On the Ground: Projects in progress
As projects move forward the team is thrilled to lead three exciting community workshops for the communities of Seaside Heights (today, 10/29), Tom's River (10/31) and Little Ferry (11/6), New Jersey. Working hand-in-hand with individuals in the community and listening to their needs and ideas, is essential in a participatory community design process. It makes the places we create more successful and the work far more rewarding. Together, we are helping to build a unified vision for a more sustainable and resilient future for affected areas. We have a deep gratitude for those who have made this work possible. While we can't always acknowledge our donors individually in the construction itself, donors to the Restore the Shore program will be able to find their names on dedicated planks along the boardwalk.
Keep track of our projects on our Hurricane Sandy program page on the Open Architecture Network.
Only possible with your support.The work of Architecture for Humanity and the Hurricane Sandy Reconstruction Program is possible with the support of hundreds of individuals and organizations. A special thank you goes out to the following organizations:
Funding Partners20x200, 495 Productions, After the Storm, American Institute of Architects, Aronson's Inc, Autodesk, Inc., Big League Dreams, LLC, Cecilia McConnell, Earthcolor, Inc, Evco Global Inc, EYP, Inc, Fashion Girls for Humanity, Fifth & Pacific, GlobalGiving, Harrah's Atlantic City Operating Co. LLC, Hartford Foundation for Public Giving, HMC Designing Futures Foundation, James Perse, Jillian Emery, John P. & Anne Welsh McNulty Foundation, Modell's Sporting Goods, MTV Networks, NEP Snooki Enterprises, Nike Inc., Omaze, Razoo Foundation, Run4NJ, Score the Shore, Scott Marshall, The Eileen Fisher Foundation, Viacom International Inc., VPL, XL Construction, and many more.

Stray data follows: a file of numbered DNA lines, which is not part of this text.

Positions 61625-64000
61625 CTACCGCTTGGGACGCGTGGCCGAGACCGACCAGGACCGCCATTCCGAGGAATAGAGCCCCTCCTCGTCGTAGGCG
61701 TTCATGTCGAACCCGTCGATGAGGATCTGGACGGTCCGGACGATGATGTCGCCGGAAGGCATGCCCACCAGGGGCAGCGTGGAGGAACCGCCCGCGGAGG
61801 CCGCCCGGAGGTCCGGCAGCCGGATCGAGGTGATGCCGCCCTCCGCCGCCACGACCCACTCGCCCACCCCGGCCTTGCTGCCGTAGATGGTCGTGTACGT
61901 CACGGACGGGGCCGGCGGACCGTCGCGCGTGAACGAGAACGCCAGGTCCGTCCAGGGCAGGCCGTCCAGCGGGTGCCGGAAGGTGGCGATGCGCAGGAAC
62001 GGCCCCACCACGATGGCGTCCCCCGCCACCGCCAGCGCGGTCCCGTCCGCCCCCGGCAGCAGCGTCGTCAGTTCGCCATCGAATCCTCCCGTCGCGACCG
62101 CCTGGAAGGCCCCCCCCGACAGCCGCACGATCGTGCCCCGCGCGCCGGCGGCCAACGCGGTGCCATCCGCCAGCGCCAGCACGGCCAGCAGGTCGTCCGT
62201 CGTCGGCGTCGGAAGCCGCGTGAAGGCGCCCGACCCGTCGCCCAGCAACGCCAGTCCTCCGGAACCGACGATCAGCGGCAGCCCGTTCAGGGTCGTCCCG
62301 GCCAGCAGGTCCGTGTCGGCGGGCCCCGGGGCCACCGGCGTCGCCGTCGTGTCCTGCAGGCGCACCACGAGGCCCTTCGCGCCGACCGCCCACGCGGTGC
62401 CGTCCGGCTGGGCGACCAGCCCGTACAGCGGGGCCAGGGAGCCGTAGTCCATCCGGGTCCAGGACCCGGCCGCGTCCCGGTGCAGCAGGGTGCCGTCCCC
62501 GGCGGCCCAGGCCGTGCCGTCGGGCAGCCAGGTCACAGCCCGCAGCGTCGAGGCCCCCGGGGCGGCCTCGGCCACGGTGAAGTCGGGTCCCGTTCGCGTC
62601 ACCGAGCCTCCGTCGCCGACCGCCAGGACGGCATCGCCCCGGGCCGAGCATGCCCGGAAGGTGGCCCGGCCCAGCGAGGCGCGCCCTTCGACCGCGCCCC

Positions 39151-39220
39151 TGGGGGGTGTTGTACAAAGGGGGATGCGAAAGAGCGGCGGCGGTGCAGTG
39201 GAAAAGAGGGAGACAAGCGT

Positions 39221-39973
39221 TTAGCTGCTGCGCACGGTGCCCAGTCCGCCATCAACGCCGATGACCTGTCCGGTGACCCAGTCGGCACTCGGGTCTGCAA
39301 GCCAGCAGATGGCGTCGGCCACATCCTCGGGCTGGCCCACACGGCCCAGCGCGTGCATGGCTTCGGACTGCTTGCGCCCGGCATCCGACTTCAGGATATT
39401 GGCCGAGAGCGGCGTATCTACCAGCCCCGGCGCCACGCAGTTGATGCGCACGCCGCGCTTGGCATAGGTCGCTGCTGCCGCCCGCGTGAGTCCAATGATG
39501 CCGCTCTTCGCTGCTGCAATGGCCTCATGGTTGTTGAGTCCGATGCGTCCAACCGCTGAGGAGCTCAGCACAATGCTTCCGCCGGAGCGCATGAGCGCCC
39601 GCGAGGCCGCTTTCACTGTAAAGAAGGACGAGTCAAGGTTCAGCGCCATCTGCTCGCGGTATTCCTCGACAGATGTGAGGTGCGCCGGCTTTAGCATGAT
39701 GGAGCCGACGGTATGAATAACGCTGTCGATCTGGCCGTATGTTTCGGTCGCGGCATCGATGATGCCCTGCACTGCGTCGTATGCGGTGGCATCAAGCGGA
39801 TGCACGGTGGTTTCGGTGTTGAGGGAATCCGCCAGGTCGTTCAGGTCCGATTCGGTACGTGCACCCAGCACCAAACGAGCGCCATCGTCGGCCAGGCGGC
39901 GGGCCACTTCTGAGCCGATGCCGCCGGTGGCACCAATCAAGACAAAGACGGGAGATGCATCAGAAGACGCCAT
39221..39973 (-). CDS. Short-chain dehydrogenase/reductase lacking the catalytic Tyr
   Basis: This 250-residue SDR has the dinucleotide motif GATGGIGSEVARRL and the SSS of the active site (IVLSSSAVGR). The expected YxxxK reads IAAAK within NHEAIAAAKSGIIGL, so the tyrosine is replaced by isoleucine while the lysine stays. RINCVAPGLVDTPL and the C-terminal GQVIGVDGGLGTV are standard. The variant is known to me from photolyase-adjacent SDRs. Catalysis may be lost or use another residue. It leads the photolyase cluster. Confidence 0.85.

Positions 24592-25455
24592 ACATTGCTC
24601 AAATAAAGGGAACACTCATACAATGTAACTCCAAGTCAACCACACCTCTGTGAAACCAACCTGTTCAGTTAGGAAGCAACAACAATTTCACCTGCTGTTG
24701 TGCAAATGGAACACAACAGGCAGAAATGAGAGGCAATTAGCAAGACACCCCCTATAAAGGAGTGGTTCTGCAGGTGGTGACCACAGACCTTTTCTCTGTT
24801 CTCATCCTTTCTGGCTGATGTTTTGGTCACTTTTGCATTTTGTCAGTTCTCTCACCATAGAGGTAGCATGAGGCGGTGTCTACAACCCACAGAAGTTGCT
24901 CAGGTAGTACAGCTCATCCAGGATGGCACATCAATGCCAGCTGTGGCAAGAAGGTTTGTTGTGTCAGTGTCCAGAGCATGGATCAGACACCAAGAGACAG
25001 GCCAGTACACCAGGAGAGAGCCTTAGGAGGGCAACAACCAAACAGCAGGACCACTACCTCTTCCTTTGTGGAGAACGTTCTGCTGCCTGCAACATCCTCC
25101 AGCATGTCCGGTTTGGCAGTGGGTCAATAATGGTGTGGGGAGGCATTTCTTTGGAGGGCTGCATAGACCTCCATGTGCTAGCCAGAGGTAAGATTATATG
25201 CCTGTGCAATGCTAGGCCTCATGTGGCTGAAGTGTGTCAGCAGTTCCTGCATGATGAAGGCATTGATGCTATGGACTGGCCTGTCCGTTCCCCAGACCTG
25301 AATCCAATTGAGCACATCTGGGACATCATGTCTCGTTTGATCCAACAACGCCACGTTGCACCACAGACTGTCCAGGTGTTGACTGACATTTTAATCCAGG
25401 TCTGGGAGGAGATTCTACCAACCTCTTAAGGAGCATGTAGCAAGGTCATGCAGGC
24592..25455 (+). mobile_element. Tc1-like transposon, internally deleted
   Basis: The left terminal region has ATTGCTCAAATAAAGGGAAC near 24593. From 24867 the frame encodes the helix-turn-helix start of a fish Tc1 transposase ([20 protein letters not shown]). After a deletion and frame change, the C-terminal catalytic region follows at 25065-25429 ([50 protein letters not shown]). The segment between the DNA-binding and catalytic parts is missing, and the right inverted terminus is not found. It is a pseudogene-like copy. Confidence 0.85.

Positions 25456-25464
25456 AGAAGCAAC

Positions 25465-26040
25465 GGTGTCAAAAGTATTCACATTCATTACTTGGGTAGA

Supporters Acari+Iovino Architects, American Institute of Architects New Jersey, American Institute of Architects New York and the Design for Risk and Reconstruction Committee, American Institute of Architects Disaster Assistance Committee, American Planning Association New Jersey, Andrew Franz Architect, PLLC, Architecture for Humanity NYC Chapter, Arup, Cannon Design, Chris Sullivan, Clinton Foundation, Clinton Global Initiative, C.W. Brearley Architects, Emerging New York Architects, Enterprise Community Partners Inc., Gensler - Morristown Office, Google, Illya Azaroff, Indiegogo, Innogive Foundation, Irwin S. Chanin School of Architecture, The Cooper Union, Jennifer Dunn, Jesse Keenan, Lance Jay Brown, Margert Development Corporation, MASNYC, Michael Green Architects, MobileCause, New Jersey Institute of Technology, NYC Dept. of Buildings, NYC Dept. of Education, NYC Housing Preservation and Development, NYC Office of Emergency Management, NYC Office of Housing Recovery, NYC School Construction Authority, Perkins+Will, Pratt Center for Community Development, Pratt Institute, Rockefeller Foundation, Solar One, St. Bernard Project, The Wexler Family, Turner & Townsend Ferzan Robbins, Zach Rice, and many more.
A special thank you to all the volunteers who dedicated their time to helping in the Sandy response efforts and who continue tirelessly to volunteer their skills and knowledge to help others.
Support communities who need to rebuild by donating and sharing our message with your friends and family. Thank you in advance for your support.